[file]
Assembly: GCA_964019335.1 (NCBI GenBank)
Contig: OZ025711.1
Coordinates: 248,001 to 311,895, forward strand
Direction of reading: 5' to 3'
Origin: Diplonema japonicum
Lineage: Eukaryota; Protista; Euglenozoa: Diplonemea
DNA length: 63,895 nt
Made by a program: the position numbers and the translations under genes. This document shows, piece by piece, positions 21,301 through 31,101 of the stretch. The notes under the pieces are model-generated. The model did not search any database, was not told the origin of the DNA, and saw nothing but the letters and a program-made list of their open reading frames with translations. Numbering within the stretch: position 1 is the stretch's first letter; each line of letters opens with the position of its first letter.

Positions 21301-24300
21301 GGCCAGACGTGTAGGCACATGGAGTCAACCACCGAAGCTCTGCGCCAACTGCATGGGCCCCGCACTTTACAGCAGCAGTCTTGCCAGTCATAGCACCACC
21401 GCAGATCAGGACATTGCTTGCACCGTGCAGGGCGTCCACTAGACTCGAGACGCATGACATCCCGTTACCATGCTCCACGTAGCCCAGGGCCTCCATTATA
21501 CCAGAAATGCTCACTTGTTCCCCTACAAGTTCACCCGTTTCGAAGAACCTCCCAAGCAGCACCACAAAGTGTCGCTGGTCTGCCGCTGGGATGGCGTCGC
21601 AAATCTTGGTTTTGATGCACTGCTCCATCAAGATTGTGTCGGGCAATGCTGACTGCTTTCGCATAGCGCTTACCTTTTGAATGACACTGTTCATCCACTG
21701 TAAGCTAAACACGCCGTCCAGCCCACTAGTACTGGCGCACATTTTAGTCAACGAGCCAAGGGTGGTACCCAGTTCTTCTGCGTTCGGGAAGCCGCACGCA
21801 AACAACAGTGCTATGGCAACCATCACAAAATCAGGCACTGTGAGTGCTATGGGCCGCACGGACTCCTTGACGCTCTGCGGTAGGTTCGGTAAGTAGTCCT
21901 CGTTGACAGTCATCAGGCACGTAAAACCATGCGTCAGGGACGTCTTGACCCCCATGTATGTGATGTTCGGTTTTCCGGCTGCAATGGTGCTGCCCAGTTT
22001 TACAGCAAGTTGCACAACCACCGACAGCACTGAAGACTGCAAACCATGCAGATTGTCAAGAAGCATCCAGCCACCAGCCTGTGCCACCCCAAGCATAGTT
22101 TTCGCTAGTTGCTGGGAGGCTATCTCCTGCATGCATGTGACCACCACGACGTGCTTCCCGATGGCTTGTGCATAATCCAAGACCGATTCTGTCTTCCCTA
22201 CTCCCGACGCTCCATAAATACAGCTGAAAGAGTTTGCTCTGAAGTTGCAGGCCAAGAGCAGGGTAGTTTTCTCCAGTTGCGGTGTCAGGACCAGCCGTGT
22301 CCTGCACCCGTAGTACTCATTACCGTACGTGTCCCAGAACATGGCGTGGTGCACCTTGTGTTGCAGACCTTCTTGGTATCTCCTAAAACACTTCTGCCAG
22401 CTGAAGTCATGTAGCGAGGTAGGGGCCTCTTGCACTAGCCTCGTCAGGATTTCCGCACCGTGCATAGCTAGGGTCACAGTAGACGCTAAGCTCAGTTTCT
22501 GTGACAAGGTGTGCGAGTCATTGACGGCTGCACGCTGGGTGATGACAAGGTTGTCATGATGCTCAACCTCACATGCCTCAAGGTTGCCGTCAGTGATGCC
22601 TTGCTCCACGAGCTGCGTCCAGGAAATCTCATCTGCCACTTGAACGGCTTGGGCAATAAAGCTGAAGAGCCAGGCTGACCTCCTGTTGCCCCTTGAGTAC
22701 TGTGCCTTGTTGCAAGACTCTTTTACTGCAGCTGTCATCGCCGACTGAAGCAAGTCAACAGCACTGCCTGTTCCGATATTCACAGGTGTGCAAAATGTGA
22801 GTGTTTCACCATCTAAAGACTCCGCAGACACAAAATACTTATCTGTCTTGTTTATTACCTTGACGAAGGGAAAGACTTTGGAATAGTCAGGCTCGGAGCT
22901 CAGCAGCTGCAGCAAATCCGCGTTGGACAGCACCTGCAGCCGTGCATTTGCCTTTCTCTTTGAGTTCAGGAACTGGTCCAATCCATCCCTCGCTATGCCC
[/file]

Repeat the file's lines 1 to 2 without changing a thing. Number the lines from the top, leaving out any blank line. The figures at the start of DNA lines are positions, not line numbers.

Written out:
Assembly: GCA_964019335.1 (NCBI GenBank)
Contig: OZ025711.1